Keeves, J. P., & Watanabe, R. (2003). International handbook of educational research in the Asia-Pacific region. Dordrecht: Kluwer Academic.
Kyriacou, C. (2000). Stress-busting for teachers. Cheltenham: Thornes.
Kyriacou, C. (2009). Effective teaching in schools: Theory and practice. Cheltenham: Nelson Thornes.
Lambert, R. G., & McCarthy, C. J. (2006). Understanding teacher stress in an age of accountability. Greenwich, Conn: IAP.
Li, Z., Shiu, L., & Hong Kong Institute of Educational Research. (2008). Developing teachers and developing schools in changing contexts. Hong Kong: China University Press.
Menlo, A. (2009). Meanings of teaching. S.l.: Information Age Pub Inc.
Palmer, S., & Cooper, C. L. (2010). How to deal with stress. London: Kogan Page Ltd.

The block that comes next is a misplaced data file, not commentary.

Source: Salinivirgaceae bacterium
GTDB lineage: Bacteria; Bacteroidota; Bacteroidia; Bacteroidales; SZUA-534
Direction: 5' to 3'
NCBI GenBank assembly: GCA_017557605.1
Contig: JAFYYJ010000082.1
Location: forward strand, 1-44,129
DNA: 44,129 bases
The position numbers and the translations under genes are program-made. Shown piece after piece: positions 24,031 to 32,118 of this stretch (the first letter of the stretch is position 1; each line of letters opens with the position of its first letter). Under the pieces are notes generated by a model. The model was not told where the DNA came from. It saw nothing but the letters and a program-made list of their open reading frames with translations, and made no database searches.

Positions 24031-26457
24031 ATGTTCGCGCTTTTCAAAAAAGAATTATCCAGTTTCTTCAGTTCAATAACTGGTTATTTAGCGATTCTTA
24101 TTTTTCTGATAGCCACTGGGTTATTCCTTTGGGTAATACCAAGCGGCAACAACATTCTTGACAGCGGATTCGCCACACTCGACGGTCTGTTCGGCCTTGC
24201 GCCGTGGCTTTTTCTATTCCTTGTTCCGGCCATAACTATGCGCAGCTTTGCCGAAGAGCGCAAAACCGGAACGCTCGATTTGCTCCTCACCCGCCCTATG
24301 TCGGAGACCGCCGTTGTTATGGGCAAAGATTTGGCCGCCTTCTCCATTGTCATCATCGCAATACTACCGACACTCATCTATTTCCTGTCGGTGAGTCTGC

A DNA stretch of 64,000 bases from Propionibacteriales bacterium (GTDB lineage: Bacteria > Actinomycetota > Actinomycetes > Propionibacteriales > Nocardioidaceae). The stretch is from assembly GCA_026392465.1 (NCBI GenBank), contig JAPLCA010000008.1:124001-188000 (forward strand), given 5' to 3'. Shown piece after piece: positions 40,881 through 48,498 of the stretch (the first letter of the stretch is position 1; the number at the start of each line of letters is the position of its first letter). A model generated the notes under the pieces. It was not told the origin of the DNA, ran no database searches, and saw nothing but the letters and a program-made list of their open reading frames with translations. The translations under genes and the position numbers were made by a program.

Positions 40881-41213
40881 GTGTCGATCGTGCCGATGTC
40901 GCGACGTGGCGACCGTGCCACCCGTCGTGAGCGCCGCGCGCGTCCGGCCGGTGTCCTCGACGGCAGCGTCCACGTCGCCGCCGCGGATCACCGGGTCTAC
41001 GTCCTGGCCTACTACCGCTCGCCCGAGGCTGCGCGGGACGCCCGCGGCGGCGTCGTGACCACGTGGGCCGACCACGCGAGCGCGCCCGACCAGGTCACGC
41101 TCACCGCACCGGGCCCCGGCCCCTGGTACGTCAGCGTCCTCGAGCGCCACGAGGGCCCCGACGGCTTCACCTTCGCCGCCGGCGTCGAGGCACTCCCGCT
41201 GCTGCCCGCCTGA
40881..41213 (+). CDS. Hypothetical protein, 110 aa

Price, L. W. (1970). Organizational stress and job satisfaction of public high school teachers.
Townsend, T., & Avalos, B. (2007). International handbook of school effectiveness and improvement. Dordrecht: Springer.
Tsai, S. L., & Crockett, M. S. (January 01, 1993). Effects of relaxation training, combining imagery, and meditation on the stress level of Chinese nurses working in modern hospitals in Taiwan. Issues in Mental Health Nursing, 14, 1.
Varvogli, L., & Darviri, C. (April 01, 2011). Stress management techniques: Evidence-based procedures that reduce stress and promote health. Health Science Journal, 5, 2, 74-89.
Warr, P. B. (1987). Work, unemployment, and mental health. Oxford: Clarendon Press.